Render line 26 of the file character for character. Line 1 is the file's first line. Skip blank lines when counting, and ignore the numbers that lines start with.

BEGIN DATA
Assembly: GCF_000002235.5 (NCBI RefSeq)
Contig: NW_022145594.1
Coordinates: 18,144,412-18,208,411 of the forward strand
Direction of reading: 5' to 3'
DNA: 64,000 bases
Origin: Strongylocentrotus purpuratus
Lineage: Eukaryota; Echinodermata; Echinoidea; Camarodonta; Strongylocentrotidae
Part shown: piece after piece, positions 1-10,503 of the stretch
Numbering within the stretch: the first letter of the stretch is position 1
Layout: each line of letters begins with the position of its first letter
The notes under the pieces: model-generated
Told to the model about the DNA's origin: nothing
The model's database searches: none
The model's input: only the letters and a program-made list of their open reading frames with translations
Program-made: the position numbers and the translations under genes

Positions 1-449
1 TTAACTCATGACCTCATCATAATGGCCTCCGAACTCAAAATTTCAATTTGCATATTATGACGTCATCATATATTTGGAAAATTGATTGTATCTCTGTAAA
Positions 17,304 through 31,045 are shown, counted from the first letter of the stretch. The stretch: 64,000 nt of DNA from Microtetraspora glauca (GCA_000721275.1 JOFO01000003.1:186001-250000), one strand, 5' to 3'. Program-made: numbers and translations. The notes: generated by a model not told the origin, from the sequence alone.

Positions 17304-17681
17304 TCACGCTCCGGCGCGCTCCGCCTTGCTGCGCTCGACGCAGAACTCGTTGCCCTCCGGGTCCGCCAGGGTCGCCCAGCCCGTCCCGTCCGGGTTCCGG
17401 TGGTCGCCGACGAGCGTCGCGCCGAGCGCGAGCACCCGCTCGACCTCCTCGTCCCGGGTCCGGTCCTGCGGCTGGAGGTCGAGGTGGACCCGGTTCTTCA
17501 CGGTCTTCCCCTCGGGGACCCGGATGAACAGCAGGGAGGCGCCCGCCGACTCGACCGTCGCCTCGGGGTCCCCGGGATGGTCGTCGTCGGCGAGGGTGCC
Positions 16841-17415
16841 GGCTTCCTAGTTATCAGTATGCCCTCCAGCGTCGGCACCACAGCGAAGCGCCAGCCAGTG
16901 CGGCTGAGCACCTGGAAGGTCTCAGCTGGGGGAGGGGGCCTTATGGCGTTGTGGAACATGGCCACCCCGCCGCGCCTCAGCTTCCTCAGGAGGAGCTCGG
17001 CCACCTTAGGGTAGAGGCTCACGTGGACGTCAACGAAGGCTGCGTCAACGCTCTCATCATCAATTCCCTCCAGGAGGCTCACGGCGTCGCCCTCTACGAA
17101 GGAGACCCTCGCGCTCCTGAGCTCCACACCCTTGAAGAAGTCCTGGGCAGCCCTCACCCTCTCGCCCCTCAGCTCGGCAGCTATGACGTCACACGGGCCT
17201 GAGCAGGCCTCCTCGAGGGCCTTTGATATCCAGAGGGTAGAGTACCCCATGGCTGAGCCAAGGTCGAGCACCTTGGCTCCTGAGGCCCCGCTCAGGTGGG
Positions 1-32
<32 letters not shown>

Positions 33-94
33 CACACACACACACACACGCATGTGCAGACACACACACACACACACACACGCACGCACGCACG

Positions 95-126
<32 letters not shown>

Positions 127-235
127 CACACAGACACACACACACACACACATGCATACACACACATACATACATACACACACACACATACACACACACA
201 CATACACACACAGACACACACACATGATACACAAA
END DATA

17001 CCACCTTAGGGTAGAGGCTCACGTGGACGTCAACGAAGGCTGCGTCAACGCTCTCATCATCAATTCCCTCCAGGAGGCTCACGGCGTCGCCCTCTACGAA